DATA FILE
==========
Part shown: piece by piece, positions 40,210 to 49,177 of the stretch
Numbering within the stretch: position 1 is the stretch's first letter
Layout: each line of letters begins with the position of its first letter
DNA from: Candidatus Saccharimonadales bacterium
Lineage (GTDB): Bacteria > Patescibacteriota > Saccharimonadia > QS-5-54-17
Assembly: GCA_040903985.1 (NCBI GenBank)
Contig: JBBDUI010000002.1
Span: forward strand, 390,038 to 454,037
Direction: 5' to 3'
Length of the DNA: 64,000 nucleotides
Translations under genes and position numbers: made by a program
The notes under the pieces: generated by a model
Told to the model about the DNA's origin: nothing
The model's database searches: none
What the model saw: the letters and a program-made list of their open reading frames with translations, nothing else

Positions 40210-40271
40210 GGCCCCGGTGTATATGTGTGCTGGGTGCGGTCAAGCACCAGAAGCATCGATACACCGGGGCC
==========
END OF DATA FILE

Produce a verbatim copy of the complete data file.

Part shown: piece by piece, positions 40,210 to 49,177 of the stretch
Numbering within the stretch: position 1 is the stretch's first letter
Layout: each line of letters begins with the position of its first letter
DNA from: Candidatus Saccharimonadales bacterium
Lineage (GTDB): Bacteria > Patescibacteriota > Saccharimonadia > QS-5-54-17
Assembly: GCA_040903985.1 (NCBI GenBank)
Contig: JBBDUI010000002.1
Span: forward strand, 390,038 to 454,037
Direction: 5' to 3'
Length of the DNA: 64,000 nucleotides
Translations under genes and position numbers: made by a program
The notes under the pieces: generated by a model
Told to the model about the DNA's origin: nothing
The model's database searches: none
What the model saw: the letters and a program-made list of their open reading frames with translations, nothing else

Positions 40210-40271
40210 GGCCCCGGTGTATATGTGTGCTGGGTGCGGTCAAGCACCAGAAGCATCGATACACCGGGGCC